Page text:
posted on Sep, 26 2003 @ 10:08 AM
For those not familiar with the ionosphere or why I would think there was a correlation in the first place here is a little bit about it.
The ionosphere is that part of the upper atmosphere where free electrons occur in sufficient density to have an appreciable influence on the
propagation of radio frequency electromagnetic waves. This ionization depends primarily on the Sun and its activity. ionospheric structures and peak
densities in the ionosphere vary greatly with time (sunspot cycle, seasonally, and diurnally), with geographical location (polar, auroral zones,
mid-latitudes, and equatorial regions), and with certain solar-related ionospheric disturbances.
Do notice "radio frequency electromagnetic waves". If they could make the electron density thicker by adding certain chemicals this could increase
the usability of the ionosphere. Then add HAARP to the equation and it gets a bit scary.
In some circles it is thought that there is persuasive evidence of an ionospheric precursor to large earthquakes that can be used a predictor. Besides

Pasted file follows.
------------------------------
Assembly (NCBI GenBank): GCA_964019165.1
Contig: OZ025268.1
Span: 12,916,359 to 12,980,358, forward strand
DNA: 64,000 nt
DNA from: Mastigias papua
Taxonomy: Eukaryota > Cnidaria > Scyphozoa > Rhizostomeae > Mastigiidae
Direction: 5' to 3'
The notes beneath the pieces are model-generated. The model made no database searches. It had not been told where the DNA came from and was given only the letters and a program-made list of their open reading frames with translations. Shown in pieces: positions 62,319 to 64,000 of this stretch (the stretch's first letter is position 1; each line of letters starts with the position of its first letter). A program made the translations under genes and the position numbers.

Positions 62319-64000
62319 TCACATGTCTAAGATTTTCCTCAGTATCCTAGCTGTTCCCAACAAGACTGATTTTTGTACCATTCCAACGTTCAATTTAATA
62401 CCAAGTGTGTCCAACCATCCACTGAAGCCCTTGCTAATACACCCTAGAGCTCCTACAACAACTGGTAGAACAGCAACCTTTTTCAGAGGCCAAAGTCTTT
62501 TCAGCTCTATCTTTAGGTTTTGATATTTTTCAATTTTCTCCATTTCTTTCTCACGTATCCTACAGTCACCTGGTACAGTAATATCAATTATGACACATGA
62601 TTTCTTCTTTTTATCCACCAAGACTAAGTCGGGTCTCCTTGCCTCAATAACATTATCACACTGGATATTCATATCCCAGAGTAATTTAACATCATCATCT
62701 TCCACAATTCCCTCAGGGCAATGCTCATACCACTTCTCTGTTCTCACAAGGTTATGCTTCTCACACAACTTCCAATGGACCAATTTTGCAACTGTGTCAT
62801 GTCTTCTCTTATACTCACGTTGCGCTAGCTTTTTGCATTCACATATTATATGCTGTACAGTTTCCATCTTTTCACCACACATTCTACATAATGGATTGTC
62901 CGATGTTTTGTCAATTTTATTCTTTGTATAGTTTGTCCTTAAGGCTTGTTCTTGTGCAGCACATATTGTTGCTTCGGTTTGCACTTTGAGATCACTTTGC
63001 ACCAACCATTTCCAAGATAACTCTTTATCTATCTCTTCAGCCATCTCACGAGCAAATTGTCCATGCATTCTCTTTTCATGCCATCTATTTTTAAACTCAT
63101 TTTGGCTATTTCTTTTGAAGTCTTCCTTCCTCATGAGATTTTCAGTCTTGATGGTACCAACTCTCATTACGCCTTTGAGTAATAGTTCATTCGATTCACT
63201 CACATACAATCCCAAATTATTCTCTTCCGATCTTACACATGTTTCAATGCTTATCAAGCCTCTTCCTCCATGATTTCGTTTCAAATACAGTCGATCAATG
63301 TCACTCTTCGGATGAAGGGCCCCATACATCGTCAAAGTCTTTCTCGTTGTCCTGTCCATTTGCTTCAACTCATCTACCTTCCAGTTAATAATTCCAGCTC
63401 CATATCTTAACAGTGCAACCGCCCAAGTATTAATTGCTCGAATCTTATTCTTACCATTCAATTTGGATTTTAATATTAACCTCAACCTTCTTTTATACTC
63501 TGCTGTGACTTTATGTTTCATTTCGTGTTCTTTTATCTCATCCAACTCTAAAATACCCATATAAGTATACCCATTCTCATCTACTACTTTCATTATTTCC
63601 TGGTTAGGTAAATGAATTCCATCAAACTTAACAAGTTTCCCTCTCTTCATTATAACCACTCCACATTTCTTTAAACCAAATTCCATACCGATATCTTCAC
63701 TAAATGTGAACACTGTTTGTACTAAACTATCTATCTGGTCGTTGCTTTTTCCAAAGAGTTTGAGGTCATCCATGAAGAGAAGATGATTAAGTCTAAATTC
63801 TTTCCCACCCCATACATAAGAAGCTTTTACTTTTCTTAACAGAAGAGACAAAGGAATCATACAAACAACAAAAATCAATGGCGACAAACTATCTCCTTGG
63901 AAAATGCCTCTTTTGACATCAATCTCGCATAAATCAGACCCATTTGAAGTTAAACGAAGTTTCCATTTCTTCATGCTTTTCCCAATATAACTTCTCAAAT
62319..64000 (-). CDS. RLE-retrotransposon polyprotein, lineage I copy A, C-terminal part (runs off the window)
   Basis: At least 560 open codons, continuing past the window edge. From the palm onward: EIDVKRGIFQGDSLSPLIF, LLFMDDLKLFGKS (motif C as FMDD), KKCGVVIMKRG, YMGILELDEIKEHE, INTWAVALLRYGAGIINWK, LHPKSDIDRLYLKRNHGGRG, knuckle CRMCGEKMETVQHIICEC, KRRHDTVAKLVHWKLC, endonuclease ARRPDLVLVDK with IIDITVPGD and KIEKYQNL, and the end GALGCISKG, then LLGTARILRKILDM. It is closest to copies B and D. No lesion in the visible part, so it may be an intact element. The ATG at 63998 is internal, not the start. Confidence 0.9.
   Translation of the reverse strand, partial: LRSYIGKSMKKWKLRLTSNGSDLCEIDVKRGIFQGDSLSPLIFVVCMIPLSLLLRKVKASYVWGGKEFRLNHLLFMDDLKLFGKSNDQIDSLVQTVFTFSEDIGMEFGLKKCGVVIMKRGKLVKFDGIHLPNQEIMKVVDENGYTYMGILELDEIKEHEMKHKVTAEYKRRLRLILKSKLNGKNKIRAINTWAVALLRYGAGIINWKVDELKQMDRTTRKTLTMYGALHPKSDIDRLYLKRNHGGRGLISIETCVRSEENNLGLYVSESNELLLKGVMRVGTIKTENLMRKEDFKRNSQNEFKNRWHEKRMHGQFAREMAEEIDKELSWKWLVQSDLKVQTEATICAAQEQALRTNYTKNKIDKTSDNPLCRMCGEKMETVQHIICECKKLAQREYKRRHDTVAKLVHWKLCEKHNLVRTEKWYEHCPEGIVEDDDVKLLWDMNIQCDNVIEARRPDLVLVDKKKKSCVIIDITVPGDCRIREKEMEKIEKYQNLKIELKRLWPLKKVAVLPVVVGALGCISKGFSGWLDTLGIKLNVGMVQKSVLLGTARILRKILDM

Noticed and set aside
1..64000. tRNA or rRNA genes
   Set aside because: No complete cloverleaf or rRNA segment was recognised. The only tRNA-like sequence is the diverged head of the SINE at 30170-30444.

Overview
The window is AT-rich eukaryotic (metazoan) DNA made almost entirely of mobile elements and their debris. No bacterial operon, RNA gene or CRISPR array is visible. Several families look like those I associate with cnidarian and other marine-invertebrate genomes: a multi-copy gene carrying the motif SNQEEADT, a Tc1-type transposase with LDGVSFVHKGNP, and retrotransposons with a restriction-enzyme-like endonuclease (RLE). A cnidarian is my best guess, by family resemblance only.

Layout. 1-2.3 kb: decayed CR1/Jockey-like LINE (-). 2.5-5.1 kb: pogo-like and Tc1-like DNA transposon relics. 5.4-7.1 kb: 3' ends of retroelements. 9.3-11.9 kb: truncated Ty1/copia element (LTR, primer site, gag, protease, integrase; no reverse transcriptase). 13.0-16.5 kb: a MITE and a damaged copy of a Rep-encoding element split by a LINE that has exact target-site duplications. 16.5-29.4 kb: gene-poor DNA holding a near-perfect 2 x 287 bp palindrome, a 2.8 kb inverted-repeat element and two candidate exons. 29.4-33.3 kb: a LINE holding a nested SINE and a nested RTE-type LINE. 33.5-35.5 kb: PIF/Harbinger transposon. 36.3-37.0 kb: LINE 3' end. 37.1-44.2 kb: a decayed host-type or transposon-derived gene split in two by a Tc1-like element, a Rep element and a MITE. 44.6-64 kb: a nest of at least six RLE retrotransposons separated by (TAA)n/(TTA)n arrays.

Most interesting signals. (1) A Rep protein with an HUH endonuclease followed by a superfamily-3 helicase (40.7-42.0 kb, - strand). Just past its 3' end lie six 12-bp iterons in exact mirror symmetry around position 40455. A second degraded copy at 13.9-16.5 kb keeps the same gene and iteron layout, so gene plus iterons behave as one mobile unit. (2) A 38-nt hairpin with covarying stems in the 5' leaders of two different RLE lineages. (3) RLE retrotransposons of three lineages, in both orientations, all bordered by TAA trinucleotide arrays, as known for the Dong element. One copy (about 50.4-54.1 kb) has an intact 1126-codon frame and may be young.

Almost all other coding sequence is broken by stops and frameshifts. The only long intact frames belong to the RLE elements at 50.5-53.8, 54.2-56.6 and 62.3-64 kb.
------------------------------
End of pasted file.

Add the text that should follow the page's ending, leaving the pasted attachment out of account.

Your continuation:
the obvious acoustic waves generated before and during an earthquake, a part of the preparation process of large earthquakes is the generation of
electromagnetic emissions (EMEs). These EMEs have been detected in the ionosphere up to six days prior to a large earthquake, such as with the May
1960, Chilean 8.3 earthquake.
You may not need to spray an area to get the desired effect. Just wait and watch your real-time ionosphere graph. When you get a solar storm or
something that charges up the ionosphere just turn on your HAARP to disrupt the electrons in the electomagnetic field. Since the EM field is all
pervasive in and around the planet just a small leap of logic is needed to see how a disruption in the atmosphere can cause the so called "action at
a distance" which could then disrupt matter along fault lines. I'm also wondering if we can make some correlation with HAARP and the depth of any
[Edited on 26-9-2003 by uIVIa]